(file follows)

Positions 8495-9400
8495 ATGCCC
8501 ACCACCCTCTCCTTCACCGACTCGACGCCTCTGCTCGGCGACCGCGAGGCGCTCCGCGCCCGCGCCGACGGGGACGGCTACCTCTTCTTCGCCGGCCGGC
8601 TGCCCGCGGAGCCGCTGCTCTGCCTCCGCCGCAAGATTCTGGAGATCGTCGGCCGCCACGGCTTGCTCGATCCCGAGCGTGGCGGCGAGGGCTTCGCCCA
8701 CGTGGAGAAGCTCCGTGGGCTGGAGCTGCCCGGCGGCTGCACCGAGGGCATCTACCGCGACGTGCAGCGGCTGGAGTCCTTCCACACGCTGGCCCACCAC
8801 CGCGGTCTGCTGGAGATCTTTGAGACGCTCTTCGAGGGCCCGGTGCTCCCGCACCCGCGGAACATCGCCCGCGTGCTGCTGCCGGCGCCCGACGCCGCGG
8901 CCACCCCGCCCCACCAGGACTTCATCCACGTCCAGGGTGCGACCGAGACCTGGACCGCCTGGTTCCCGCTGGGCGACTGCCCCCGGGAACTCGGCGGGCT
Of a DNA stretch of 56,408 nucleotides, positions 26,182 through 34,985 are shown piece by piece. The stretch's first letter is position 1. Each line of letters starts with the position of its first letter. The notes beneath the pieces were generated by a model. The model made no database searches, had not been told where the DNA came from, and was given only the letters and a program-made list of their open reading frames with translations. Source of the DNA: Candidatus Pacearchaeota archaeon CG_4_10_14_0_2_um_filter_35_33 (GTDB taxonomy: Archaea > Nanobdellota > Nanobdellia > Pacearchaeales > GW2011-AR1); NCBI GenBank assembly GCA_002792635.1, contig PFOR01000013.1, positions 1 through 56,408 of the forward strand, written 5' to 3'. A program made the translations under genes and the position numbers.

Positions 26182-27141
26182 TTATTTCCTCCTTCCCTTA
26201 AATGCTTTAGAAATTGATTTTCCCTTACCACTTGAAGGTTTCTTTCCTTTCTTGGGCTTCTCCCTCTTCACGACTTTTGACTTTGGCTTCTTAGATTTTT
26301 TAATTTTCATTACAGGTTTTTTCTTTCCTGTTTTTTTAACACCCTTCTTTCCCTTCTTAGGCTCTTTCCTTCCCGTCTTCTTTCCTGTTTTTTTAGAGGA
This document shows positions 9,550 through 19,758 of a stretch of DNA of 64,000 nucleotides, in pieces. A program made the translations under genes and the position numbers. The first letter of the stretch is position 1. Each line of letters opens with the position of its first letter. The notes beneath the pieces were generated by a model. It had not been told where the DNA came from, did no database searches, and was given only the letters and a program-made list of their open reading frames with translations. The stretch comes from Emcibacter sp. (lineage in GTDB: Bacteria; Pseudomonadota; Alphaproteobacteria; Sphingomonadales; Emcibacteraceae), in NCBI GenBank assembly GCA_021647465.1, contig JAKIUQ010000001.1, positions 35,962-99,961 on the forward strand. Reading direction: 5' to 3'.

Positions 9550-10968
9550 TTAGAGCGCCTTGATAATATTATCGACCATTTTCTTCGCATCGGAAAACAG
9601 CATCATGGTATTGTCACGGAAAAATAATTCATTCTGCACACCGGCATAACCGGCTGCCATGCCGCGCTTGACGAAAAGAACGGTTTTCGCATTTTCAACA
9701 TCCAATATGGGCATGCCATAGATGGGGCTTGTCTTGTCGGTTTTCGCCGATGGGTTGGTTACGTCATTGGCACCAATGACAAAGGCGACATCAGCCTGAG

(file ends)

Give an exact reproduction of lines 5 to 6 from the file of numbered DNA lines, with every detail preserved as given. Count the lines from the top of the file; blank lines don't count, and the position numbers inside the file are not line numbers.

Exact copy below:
8701 CGTGGAGAAGCTCCGTGGGCTGGAGCTGCCCGGCGGCTGCACCGAGGGCATCTACCGCGACGTGCAGCGGCTGGAGTCCTTCCACACGCTGGCCCACCAC
8801 CGCGGTCTGCTGGAGATCTTTGAGACGCTCTTCGAGGGCCCGGTGCTCCCGCACCCGCGGAACATCGCCCGCGTGCTGCTGCCGGCGCCCGACGCCGCGG